Judy Woodruff: Now the final installment in our series Iran Rising in Iraq that examines Tehran’s influence there, and what it means for U.S. policy in the region. Washington is worried about that sway and presence in Iraq, and is taking measures to counter it, raising U.S.-Iran tensions. But, tonight, we look at an extraordinary moment when the U.S. and Iran made common cause to fight a common enemy, and why many say that is unlikely to happen again. In partnership with the Pulitzer Center on Crisis Reporting, here again is special correspondent Reza Sayah.
Reza Sayah: October 2016, a coalition of military forces in Iraq launched an offensive to take back the city of Mosul from ISIS. And fighting on the same side were the United States and the Islamic Republic of Iran. Iraqi Army General Ghais Al-Hamdawi says it was a superbly coordinated mission.
Maj. Gen. Ghais Al-hamdawi (through Interpreter): It was the perfect example of bravery and cooperation among everybody, the PMF, tanks, army, air force, the American Air Force, special ops, and even citizens took part. This battle should be a lesson for all the armies in the world.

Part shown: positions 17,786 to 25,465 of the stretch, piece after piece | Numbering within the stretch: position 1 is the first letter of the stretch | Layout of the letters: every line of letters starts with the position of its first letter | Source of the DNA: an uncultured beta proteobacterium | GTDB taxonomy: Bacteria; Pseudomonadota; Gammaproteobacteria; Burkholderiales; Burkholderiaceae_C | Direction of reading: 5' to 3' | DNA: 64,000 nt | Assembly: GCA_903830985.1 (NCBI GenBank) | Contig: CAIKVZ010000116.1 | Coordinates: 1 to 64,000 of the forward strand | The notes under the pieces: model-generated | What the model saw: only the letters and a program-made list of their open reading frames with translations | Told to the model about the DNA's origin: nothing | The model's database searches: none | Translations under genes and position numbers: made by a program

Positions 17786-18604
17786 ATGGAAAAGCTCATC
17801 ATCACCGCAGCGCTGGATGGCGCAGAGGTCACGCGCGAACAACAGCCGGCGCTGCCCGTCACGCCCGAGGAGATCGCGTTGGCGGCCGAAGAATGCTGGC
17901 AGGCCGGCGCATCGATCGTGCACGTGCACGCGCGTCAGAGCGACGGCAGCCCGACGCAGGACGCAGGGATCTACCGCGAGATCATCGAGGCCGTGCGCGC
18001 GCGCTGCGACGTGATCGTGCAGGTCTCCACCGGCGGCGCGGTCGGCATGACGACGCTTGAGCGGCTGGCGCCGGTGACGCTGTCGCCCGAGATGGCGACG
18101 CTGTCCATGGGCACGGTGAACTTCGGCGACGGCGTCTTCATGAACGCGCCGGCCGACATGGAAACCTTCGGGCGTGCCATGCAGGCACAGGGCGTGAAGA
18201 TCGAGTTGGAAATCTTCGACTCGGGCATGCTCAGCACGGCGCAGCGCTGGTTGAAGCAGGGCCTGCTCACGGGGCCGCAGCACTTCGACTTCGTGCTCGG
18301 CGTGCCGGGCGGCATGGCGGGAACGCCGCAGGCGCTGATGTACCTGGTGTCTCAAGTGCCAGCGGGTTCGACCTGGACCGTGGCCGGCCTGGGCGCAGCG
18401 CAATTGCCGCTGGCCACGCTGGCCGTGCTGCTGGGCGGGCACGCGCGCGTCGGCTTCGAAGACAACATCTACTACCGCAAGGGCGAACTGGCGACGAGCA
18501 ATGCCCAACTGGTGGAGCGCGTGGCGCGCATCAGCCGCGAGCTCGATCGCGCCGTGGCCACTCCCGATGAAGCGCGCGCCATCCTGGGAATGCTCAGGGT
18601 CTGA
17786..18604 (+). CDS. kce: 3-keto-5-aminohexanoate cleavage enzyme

Reza Sayah: The mission was called We Are Coming. Among the forces helping the Iraqi army, 500 American troops on the ground and U.S. fighter jets providing air support, and 16,000 fighters from the Popular Mobilization Forces, PMF for short, a volunteer Iraqi militia largely armed and funded by Iran and advised by Iran’s Revolutionary Guard. For the next several months, the Iranian-backed militia helped overpower ISIS on the ground in towns and villages surrounding Mosul. Once ISIS was encircled and trapped, in came Iraqi forces, backed by U.S. artillery units and airpower, to finish the extremist group.
Mazin Al-eshaiker: I’m talking the U.S. and Iranian didn’t sit face to face, but the Iraqis sat face to face with the Iranians, and, in the same token, sat face to face with the Americans to come up with a joint plan for both sides.
Reza Sayah: The plan worked. In July, ISIS was defeated in its last major stronghold, thanks in part to a rare occasion where the United States and Iran tacitly cooperated to beat a common enemy. But Iraqi officials say, don’t expect U.S.-Iran cooperation again in Iraq any time soon.